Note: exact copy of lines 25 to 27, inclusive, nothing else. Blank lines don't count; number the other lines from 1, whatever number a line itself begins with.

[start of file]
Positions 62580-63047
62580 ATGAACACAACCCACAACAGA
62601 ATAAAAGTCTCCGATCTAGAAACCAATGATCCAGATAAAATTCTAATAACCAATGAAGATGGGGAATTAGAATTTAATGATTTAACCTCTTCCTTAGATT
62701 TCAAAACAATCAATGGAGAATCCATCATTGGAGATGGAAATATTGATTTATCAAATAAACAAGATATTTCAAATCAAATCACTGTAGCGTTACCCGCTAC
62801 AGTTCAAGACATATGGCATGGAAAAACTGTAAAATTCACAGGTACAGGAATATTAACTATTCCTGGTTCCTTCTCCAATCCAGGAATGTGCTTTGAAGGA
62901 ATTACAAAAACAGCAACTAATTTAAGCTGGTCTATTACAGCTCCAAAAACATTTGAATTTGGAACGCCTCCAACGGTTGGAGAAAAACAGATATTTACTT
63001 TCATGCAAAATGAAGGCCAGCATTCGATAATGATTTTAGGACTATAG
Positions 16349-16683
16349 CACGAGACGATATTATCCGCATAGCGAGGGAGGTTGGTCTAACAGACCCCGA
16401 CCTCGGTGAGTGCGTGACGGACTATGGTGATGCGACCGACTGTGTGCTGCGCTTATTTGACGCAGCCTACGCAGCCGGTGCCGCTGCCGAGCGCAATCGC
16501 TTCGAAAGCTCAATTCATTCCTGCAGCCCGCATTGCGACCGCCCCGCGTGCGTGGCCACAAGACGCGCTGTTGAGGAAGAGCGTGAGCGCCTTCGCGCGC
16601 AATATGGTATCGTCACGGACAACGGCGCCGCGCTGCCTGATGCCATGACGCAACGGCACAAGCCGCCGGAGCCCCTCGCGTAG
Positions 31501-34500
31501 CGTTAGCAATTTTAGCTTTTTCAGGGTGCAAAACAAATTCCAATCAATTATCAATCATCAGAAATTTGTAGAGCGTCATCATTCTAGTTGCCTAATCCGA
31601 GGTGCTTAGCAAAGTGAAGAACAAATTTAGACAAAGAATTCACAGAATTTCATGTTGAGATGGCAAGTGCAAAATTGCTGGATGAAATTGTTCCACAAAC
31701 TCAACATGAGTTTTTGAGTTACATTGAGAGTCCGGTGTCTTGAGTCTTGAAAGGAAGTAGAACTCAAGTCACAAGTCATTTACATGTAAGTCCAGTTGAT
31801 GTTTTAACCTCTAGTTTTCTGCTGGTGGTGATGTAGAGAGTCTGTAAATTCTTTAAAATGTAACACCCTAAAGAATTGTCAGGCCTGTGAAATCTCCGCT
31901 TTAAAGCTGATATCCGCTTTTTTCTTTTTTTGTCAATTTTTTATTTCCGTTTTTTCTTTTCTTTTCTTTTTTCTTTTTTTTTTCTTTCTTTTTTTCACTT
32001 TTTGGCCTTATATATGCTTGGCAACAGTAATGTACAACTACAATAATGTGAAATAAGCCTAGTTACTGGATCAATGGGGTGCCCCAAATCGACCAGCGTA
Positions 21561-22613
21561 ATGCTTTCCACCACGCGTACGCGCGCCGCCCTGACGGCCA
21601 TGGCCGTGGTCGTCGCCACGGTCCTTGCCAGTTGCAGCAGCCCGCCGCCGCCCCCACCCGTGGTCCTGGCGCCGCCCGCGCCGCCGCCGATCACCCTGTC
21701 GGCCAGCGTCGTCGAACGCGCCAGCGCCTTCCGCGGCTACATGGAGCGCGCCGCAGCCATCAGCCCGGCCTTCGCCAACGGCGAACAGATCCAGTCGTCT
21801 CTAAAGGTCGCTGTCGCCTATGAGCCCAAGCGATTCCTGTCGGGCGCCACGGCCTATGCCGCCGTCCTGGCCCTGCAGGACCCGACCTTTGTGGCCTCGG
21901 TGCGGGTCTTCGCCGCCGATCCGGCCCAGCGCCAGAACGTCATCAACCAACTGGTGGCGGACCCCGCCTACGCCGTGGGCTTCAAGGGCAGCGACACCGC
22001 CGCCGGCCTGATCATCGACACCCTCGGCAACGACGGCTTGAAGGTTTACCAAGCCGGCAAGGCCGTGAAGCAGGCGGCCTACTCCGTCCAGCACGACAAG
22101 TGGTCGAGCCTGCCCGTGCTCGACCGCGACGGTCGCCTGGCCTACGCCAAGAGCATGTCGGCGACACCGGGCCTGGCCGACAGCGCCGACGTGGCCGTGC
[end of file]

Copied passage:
21901 TGCGGGTCTTCGCCGCCGATCCGGCCCAGCGCCAGAACGTCATCAACCAACTGGTGGCGGACCCCGCCTACGCCGTGGGCTTCAAGGGCAGCGACACCGC
22001 CGCCGGCCTGATCATCGACACCCTCGGCAACGACGGCTTGAAGGTTTACCAAGCCGGCAAGGCCGTGAAGCAGGCGGCCTACTCCGTCCAGCACGACAAG
22101 TGGTCGAGCCTGCCCGTGCTCGACCGCGACGGTCGCCTGGCCTACGCCAAGAGCATGTCGGCGACACCGGGCCTGGCCGACAGCGCCGACGTGGCCGTGC